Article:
jousting at disbelief

Disbelief. The thing within you that tells you, time and time again, that you can't. That you aren't good enough. That there's no point. That you are too old. That you haven't got what it takes. That having done something well once, points out you can't do it again. That never lets you celebrate your successes for long.  That makes you doubt yourself before you open your mouth to say a word. That robs you of your voice, your own thoughts and your own creativity.

Disbelief made me shy. So shy I actually stammered a reply to harmless natural questions like, 'hey, how was your weekend.'  Stymied by the need to say something while my disbelief shouted 'you're BORING', my eyes looked sideways to the ceiling while my lips said, "f-f-f-f-f-ine" with a tone of voice that probably communicated my acute discomfort and distaste with my own seized up awkwardness and inward pain.

When I sang, my throat was so tight I could barely make a sound.  I wanted desperately to be accepted and liked while desperately wanting to be invisible and not take up space or impact anyone adversely.  I sidestepped life, avoided expressing opinions, learned that my own thoughts or feelings had no value. I listened carefully to others and took my cues from them, sure that if I followed their lead, everyone would be happy with me and I would be okay. I learned that I had very little to offer, and that there was not much point in trying, I'd just waste everyone's time and look like a fool.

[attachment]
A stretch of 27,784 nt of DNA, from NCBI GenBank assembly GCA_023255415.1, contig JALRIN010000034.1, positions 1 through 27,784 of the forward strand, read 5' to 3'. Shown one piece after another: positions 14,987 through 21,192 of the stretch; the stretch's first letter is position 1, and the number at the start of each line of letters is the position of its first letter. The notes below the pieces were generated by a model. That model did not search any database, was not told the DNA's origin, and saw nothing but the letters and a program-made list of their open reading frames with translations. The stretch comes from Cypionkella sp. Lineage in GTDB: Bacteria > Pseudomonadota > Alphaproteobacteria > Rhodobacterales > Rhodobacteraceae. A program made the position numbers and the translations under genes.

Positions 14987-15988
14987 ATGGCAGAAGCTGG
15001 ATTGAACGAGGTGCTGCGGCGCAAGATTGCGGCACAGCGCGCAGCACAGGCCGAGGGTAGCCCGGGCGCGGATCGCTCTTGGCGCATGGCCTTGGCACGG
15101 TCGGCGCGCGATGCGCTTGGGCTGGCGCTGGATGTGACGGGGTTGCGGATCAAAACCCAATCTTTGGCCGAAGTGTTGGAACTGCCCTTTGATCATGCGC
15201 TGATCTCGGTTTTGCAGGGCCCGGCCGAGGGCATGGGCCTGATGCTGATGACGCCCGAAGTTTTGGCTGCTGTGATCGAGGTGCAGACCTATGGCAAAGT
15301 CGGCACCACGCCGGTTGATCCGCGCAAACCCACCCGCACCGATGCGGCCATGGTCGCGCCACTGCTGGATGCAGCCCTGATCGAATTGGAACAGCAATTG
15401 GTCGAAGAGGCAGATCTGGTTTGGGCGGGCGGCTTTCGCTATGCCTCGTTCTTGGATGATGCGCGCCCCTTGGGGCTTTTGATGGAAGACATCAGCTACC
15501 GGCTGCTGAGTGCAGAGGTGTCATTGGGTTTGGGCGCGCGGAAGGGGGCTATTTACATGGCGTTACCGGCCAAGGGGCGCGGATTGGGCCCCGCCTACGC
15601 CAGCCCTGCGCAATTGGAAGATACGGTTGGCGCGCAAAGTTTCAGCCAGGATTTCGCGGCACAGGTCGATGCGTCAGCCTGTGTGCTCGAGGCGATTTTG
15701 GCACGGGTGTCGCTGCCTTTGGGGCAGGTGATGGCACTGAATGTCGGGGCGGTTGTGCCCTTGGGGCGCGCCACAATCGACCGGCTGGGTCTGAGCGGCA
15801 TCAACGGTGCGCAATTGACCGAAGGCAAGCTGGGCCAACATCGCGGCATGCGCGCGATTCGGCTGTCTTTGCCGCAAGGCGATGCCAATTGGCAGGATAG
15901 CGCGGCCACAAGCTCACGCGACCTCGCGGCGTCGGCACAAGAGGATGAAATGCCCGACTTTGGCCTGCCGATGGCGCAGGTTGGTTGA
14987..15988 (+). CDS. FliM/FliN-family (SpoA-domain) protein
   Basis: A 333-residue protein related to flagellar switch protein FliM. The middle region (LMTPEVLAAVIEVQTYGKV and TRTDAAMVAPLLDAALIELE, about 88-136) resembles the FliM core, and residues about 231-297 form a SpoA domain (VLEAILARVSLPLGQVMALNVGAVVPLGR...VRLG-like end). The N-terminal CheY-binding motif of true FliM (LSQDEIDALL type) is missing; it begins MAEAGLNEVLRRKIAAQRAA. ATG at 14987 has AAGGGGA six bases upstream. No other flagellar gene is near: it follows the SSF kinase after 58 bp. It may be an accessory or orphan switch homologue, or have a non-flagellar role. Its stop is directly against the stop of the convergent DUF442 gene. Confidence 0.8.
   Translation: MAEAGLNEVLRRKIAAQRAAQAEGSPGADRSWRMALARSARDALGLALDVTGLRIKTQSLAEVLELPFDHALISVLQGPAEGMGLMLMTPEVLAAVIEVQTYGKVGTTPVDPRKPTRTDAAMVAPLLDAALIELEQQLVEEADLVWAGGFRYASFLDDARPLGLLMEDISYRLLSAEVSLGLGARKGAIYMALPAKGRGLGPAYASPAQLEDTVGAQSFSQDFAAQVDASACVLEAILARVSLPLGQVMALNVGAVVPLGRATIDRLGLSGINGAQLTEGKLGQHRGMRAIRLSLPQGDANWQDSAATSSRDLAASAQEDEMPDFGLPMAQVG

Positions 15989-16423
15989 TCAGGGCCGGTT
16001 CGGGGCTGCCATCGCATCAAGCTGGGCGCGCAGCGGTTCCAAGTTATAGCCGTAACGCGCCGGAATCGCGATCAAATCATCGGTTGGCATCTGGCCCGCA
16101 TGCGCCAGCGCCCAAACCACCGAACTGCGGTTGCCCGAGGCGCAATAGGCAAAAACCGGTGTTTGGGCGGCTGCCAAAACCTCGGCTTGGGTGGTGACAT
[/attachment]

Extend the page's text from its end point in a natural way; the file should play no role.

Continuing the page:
All tangled up inside myself, with no clear idea of my Self or my own wishes, I still managed to somehow survive. Looking back I can see glimmers of awakening. I certainly had dreams and sometimes pursued them, but I never seemed to finish anything.

It was the process of learning to sing that helped me really awaken to my own thought process.  I needed to become aware of my thoughts as imaging is a big part of singing. Imagine or think a certain way, and the voice responds. As you realize your thoughts become the intention your body follows in order to do something naturally and well, you begin to see what you're thinking. Journalling also assisted me.  I remember filling up a big 3 Subject notebook within the space of a week or ten days... and then looking at it and seeing how dark my thoughts were.

I discovered the power of the negative messages that took up most of my conscious and unconscious brainpower.

Julia Cameron (The Artist's Way) calls these negative thoughts "blurts". She suggests identifying them, and then framing an affirmation.  When the old disbelief kicks in with the "you're too old and who are you kidding anyway you'll never be good enough" ...I respond with a "I am a young, strong and worthy singer. I have the right to sing."

I learned through the act of singing that I cannot erase doubts or negative thoughts, but I can replace them with more constructive images or ideas.

This journey isn't easy of course.  Awareness comes and goes. Past programming rears its ugly head at moments. Sometimes we are aware, but unable to modify our actions. Sometimes we aren't aware at all until after the event. Sometimes, we are aware and we are able to adjust our thinking midstream.

I learned, in voice, that in order to change something, you first have to become aware of it.  Then you need to commit to persistently recognizing and replacing it with something that works better for you. We call that 'practice' *grins*